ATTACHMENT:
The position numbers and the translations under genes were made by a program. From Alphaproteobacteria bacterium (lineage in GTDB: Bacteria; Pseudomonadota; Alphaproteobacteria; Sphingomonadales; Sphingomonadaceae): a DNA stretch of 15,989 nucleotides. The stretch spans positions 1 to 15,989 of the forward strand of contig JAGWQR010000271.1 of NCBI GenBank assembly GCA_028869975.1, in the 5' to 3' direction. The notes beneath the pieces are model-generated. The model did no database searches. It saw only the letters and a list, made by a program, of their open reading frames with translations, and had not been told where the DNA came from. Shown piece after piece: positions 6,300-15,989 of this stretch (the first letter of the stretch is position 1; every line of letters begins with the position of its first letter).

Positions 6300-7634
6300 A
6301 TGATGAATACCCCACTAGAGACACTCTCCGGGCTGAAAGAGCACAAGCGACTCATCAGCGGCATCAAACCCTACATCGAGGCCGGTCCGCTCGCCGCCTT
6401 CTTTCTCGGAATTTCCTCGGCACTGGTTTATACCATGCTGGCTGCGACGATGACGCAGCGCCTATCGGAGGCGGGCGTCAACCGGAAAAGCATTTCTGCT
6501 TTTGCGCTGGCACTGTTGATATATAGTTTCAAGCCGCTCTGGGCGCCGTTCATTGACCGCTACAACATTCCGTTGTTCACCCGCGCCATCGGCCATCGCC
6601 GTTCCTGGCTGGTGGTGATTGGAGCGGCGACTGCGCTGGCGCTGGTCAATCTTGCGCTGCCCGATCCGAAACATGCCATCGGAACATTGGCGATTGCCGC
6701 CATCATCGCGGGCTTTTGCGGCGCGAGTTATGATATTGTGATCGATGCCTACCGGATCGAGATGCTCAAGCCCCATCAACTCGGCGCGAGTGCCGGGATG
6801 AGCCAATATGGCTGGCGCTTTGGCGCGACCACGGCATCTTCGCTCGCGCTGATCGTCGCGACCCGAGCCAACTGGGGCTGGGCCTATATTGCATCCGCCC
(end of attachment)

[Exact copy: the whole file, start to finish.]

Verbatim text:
The position numbers and the translations under genes were made by a program. From Alphaproteobacteria bacterium (lineage in GTDB: Bacteria; Pseudomonadota; Alphaproteobacteria; Sphingomonadales; Sphingomonadaceae): a DNA stretch of 15,989 nucleotides. The stretch spans positions 1 to 15,989 of the forward strand of contig JAGWQR010000271.1 of NCBI GenBank assembly GCA_028869975.1, in the 5' to 3' direction. The notes beneath the pieces are model-generated. The model did no database searches. It saw only the letters and a list, made by a program, of their open reading frames with translations, and had not been told where the DNA came from. Shown piece after piece: positions 6,300-15,989 of this stretch (the first letter of the stretch is position 1; every line of letters begins with the position of its first letter).

Positions 6300-7634
6300 A
6301 TGATGAATACCCCACTAGAGACACTCTCCGGGCTGAAAGAGCACAAGCGACTCATCAGCGGCATCAAACCCTACATCGAGGCCGGTCCGCTCGCCGCCTT
6401 CTTTCTCGGAATTTCCTCGGCACTGGTTTATACCATGCTGGCTGCGACGATGACGCAGCGCCTATCGGAGGCGGGCGTCAACCGGAAAAGCATTTCTGCT
6501 TTTGCGCTGGCACTGTTGATATATAGTTTCAAGCCGCTCTGGGCGCCGTTCATTGACCGCTACAACATTCCGTTGTTCACCCGCGCCATCGGCCATCGCC
6601 GTTCCTGGCTGGTGGTGATTGGAGCGGCGACTGCGCTGGCGCTGGTCAATCTTGCGCTGCCCGATCCGAAACATGCCATCGGAACATTGGCGATTGCCGC
6701 CATCATCGCGGGCTTTTGCGGCGCGAGTTATGATATTGTGATCGATGCCTACCGGATCGAGATGCTCAAGCCCCATCAACTCGGCGCGAGTGCCGGGATG
6801 AGCCAATATGGCTGGCGCTTTGGCGCGACCACGGCATCTTCGCTCGCGCTGATCGTCGCGACCCGAGCCAACTGGGGCTGGGCCTATATTGCATCCGCCC